The usually well-informed Auto, Motor, und Sport has learned that master designer Adrian Newey will soon step back from the Red Bull Racing Formula 1 team. The German medium reports that salary costs at the constructors’ champion have increased as a result of the many successes, and that Newey will be forced to shift his attention to other projects to ensure that Red Bull does not exceed the budget limit.
Predictability in a sport is usually seen as something negative, so in 2017 Liberty Media quickly started looking for a way to make the sport more unpredictable and make the teams financially healthier. The budget ceiling was a logical solution, where opportunities should be equal for everyone. Although the teams are clearly in better financial shape than five to ten years ago, the predictability has remained.
In fact, in 2023 Red Bull Racing and Max Verstappen had the most dominant season in the history of the sport, judging by various statistics. The expectation is that the successful combination will again be difficult to beat in 2024, especially now that pursuers with a limited budget are having more difficulty closing the gap. “You have to ask yourself whether the budget ceiling has been a failure,” says journalist Michael Schmidt. ‘The answer is unsatisfactory: yes and no. It works differently than expected, and it will take years to have the desired effect, much longer than Liberty Media would have liked.
Top teams can only offer key personnel a limited salary
Part of the problem, according to Schmidt, is that the best people were already with the traditional large teams. ‘The big teams still work with 800 to 1,000 people, because they don’t want to lose their good people to the competition. They prefer to use their top earners on other projects and then only let them work partly for the Formula 1 team. The FIA closed this loophole in April 2023, and anyone who now contributes to Formula 1 will be fully covered by the operational budget.”
“This increased the pressure on the big teams,” Schmidt continues. ‘It is difficult to retain good engineers by offering them money, because only the three employees with the highest salary fall outside the budget ceiling. With another team, engineers can often not only get a better salary, but also a higher management position. Red Bull has divided its technological department into many specializations in order to offer enough interesting positions. The problem is that once the positions are filled, there is little room for promotion. Because of the specializations, it is difficult to switch from one area to another role.’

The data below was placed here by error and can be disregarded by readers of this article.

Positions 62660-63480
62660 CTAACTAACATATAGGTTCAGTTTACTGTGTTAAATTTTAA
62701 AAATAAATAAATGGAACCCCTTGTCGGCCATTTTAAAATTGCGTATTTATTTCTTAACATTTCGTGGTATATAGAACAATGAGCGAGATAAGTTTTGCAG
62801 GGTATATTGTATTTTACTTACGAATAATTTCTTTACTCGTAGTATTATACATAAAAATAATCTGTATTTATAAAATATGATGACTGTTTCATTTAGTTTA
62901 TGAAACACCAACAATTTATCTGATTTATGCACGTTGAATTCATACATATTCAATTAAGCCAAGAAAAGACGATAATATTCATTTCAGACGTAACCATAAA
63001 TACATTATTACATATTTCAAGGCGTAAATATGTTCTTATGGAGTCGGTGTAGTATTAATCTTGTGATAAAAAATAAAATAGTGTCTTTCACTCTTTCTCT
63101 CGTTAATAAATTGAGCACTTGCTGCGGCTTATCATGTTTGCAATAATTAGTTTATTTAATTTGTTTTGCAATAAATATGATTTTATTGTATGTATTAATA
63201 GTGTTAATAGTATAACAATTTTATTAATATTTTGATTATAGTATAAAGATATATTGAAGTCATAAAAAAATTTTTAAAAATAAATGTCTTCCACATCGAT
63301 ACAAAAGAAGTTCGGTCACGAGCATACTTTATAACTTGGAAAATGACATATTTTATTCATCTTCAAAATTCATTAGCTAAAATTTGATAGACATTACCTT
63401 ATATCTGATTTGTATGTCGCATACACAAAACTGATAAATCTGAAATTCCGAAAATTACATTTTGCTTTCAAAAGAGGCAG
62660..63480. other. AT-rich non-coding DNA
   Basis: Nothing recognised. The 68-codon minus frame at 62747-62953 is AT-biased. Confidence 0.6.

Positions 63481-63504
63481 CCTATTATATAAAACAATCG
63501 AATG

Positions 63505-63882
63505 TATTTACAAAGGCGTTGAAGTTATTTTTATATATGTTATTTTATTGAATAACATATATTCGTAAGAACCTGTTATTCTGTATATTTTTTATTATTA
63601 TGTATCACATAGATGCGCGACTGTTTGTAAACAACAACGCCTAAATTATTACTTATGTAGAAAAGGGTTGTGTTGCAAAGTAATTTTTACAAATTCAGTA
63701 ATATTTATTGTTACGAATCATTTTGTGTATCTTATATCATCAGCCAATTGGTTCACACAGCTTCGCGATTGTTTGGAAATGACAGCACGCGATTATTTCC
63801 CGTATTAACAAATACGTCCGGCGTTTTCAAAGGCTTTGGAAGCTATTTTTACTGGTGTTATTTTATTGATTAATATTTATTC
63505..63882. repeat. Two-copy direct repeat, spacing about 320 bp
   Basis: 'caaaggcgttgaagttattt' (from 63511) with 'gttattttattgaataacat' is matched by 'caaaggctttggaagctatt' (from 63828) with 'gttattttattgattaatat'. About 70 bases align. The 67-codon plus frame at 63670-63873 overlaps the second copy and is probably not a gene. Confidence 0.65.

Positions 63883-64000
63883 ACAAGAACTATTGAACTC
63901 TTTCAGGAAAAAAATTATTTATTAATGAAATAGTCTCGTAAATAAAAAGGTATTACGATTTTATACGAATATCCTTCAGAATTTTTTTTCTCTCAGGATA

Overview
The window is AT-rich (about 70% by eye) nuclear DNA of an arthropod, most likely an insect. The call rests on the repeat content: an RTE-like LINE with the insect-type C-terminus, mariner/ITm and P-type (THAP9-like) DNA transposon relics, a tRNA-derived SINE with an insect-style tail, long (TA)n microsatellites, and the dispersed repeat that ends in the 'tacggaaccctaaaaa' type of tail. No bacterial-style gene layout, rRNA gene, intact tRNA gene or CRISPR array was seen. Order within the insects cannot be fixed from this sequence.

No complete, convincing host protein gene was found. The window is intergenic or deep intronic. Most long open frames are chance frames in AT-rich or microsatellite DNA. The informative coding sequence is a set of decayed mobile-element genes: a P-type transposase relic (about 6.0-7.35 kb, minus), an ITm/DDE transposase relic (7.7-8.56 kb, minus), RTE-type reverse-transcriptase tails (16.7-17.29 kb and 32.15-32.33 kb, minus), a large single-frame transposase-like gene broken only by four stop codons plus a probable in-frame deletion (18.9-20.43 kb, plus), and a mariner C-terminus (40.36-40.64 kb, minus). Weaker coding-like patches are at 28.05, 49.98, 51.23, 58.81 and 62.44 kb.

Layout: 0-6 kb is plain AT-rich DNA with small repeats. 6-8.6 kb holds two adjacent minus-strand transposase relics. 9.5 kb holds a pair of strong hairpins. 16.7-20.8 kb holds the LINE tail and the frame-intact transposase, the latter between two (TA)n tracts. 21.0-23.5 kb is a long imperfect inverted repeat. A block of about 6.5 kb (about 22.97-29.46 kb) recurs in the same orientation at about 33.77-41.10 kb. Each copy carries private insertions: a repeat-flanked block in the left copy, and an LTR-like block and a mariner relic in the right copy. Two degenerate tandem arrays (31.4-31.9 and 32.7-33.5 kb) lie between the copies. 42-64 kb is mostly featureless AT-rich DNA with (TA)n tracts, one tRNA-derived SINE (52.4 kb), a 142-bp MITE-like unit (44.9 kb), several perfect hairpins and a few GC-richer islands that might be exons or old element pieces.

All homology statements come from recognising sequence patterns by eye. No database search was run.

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‘The top teams, which cannot offer their employees much more than the success story, are therefore vulnerable, with Red Bull in pole position. The constructors’ champion has lost many people to the competition, often to sub-top teams. What makes it extra painful is that the opposition becomes stronger,” Schmidt points out. ‘Technical director Pierre Waché and aerodynamic leader Enrico Balbo have resisted the temptation of a transfer. However, the retention of these types of key figures poses a problem, because their salaries increase and the team is therefore in danger of exceeding the budget ceiling if no measures are taken.’
“The focus is on the technological pope, Adrian Newey,” Schmidt gets to the point. ‘Newey apparently plans to focus entirely on the RB17 hypercar in the medium term, freeing up one of the three top earner spots for someone else. The master designer now works part-time for the Formula 1 team, but that is going to change,” Schmidt believes. ‘Newey would soon focus entirely on the RB17, partly because the FIA keeps a close eye on whether there are technical synergies between Formula 1 cars and sports cars.’
Red Bull knowledge leaks out to the competition
By losing certain key players, including Dan Fallows to Aston Martin and Rob Marshall to McLaren, Red Bull also risks that knowledge of the RB19’s philosophy will end up with the challenging teams. ‘Marshall started working for McLaren on January 1. The former Red Bull designer brings important knowledge from his former team. Red Bull has already indicated that it has seen similarities at the rear of the MCL60, although that information probably came from a different source, because Marshall was still on gardening leave.’
“This year many more cars will be equipped with the Red Bull suspension,” Schmidt predicts. ‘In addition, there is another reason why it is difficult for Red Bull to maintain its lead. The ground effect cars are reaching their development ceiling faster than the previous generations of cars. There is simply a limited amount of downforce that you can generate under the car. At some point it stops, that’s just physics.’